Which contradicts the popular homebrewers' notion that underpitching makes yeast express esters more strongly because they're "stressed".

Obviously I've cherry picked these quotes to support my argument, but the best anyone can really say about pitching rate & perceptible flavour is that there's no clear scientific evidence of a relationship.
« Last Edit: April 12, 2016, 12:40:33 PM by charles1968 »

Offline zwiller

  • Brewmaster
  • *****
  • Posts: 570
Re: Confessions of a Yeast Abuser
« Reply #28 on: April 12, 2016, 02:52:59 PM »
8)
Sam
Sandusky, OH

Offline narvin

  • Brewmaster General
  • *******
  • Posts: 2286
  • Baltimore
Re: Confessions of a Yeast Abuser
« Reply #29 on: April 12, 2016, 04:01:50 PM »
I don't buy the theory that pitching rate significantly affects flavour. The whole topic is full of pseudoscientific explanations, such as that underpitching causes stress (actually the opposite is true).

Anyway here's a 2008 paper suggesting that pitching rate makes very little difference to flavour, except for diacetyl level rising with high pitching rates (http://www.ncbi.nlm.nih.gov/pubmed/19018524).

Low pitching rate is completely fine in my experience. The only problem besides waiting a day or so longer is that there's higher risk of infection before the wort is colonized by yeast.

Abstract (my emphasis):
Quote
The volumetric productivity of the beer fermentation process can be increased by using a higher pitching rate (i.e. higher inoculum size). However, the impact of the pitching rate on crucial fermentation and beer quality parameters has never been assessed systematically. In this study, five pitching rates were applied to lab-scale fermentations to investigate its impact on the yeast physiology and beer quality. The fermentation rate increased significantly and the net yeast growth was lowered with increasing pitching rate, without affecting significantly the viability and the vitality of the yeast population. The build-up of unsaturated fatty acids in the initial phase of the fermentation was repressed when higher yeast concentrations were pitched. The expression levels of the genes HSP104 and HSP12 and the concentration of trehalose were higher with increased pitching rates, suggesting a moderate exposure to stress in case of higher cell concentrations. The influence of pitching rate on aroma compound production was rather limited, with the exception of total diacetyl levels, which strongly increased with the pitching rate. These results demonstrate that most aspects of the yeast physiology and flavour balance are not significantly or negatively affected when the pitching rate is changed. However, further research is needed to fully optimise the conditions for brewing beer with high cell density populations.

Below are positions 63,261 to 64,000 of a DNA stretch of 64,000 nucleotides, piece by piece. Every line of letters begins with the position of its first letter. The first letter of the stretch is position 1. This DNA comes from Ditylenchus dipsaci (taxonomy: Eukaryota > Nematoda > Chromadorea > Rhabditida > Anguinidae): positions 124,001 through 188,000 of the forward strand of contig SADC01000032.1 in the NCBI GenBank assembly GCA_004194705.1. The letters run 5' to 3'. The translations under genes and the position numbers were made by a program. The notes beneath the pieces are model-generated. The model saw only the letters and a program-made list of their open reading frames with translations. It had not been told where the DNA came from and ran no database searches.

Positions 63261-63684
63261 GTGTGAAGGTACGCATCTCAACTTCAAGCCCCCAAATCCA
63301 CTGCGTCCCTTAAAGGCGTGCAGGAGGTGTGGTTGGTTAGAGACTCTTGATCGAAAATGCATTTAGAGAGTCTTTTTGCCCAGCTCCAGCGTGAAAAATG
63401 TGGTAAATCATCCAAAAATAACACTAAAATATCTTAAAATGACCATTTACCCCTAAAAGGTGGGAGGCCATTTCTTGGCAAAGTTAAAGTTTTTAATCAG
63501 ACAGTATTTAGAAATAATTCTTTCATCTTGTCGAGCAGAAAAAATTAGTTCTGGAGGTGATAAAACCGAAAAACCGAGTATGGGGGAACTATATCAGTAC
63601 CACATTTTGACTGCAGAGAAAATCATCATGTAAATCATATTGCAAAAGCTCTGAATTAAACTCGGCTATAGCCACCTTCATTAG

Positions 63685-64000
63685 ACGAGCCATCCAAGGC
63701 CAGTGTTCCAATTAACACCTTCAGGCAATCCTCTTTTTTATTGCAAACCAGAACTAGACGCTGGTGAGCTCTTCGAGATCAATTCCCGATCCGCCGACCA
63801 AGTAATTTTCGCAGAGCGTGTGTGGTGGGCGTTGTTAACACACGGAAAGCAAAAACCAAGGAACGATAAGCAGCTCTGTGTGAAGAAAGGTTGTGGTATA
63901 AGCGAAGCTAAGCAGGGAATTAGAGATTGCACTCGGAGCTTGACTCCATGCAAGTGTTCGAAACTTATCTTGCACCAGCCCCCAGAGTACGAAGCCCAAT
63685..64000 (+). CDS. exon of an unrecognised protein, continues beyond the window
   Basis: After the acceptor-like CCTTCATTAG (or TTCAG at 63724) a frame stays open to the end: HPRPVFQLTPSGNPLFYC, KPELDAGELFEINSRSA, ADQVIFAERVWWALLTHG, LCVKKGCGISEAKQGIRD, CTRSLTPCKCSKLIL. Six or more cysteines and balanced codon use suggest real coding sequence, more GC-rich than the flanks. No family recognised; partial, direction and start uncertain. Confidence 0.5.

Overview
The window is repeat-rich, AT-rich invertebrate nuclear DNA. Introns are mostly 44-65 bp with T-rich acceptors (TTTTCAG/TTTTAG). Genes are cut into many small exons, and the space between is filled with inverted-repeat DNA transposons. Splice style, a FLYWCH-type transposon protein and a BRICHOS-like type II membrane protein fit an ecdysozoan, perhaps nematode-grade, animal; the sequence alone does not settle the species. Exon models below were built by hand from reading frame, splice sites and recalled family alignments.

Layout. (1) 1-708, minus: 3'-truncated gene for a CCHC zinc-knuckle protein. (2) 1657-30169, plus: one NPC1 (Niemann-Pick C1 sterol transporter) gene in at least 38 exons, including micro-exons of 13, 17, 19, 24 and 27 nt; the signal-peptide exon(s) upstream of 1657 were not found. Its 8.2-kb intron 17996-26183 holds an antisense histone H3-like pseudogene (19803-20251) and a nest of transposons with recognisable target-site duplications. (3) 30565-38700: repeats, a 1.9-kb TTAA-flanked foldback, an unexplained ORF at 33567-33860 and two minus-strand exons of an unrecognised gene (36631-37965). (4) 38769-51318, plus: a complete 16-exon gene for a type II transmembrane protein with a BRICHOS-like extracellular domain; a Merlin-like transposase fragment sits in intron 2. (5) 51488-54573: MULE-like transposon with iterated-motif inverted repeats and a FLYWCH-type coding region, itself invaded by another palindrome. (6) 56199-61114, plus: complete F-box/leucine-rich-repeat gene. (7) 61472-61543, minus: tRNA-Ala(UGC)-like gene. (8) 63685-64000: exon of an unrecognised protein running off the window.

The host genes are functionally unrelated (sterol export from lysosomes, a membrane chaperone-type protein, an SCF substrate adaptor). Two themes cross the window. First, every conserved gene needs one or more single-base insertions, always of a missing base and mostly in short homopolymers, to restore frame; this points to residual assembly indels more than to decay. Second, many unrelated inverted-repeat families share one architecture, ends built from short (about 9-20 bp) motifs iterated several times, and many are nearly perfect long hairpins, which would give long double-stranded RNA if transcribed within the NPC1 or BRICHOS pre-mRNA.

A more recent paper (http://onlinelibrary.wiley.com/doi/10.1002/jib.242/abstract)
Quote
With increasing numbers of cells introduced into the wort, the content of the esters and fusel alcohols increased, while the acetaldehyde concentration decreased. These changes affected the final quality of the beer.

Which contradicts the popular homebrewers' notion that underpitching makes yeast express esters more strongly because they're "stressed".

Obviously I've cherry picked these quotes to support my argument, but the best anyone can really say about pitching rate & perceptible flavour is that there's no clear scientific evidence of a relationship.

One thing to remember is that a lot of these experiments are done with lager yeasts, because that's where the industry money is.  There are also differences I've noticed even across ale yeasts, so what's applicable to a pale ale might not be to a Belgian Saison.
Please do not reply if your[sic] an evil alien!
Thanks